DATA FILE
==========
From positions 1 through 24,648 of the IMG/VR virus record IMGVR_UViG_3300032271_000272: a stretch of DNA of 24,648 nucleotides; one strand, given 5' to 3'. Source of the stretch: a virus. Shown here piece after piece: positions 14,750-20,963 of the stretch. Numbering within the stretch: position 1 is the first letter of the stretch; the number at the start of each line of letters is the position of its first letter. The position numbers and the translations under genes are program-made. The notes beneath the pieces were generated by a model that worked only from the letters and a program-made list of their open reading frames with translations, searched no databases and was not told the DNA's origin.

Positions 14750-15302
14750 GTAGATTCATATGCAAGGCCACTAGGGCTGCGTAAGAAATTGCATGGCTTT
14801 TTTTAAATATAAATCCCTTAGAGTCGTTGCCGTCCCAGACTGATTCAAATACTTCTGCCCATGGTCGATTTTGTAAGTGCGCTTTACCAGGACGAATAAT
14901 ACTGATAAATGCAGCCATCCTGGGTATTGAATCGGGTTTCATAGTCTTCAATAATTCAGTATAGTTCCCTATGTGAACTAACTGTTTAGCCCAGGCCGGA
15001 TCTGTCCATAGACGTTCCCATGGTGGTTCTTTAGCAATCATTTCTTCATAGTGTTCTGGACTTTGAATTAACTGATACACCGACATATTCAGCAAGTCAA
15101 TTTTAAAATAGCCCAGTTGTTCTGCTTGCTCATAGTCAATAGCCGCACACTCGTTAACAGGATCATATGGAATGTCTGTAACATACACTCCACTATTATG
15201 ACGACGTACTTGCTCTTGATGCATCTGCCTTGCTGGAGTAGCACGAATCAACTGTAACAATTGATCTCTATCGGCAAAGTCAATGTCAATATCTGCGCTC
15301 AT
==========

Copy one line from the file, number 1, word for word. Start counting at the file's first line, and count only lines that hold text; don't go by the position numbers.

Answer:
From positions 1 through 24,648 of the IMG/VR virus record IMGVR_UViG_3300032271_000272: a stretch of DNA of 24,648 nucleotides; one strand, given 5' to 3'. Source of the stretch: a virus. Shown here piece after piece: positions 14,750-20,963 of the stretch. Numbering within the stretch: position 1 is the first letter of the stretch; the number at the start of each line of letters is the position of its first letter. The position numbers and the translations under genes are program-made. The notes beneath the pieces were generated by a model that worked only from the letters and a program-made list of their open reading frames with translations, searched no databases and was not told the DNA's origin.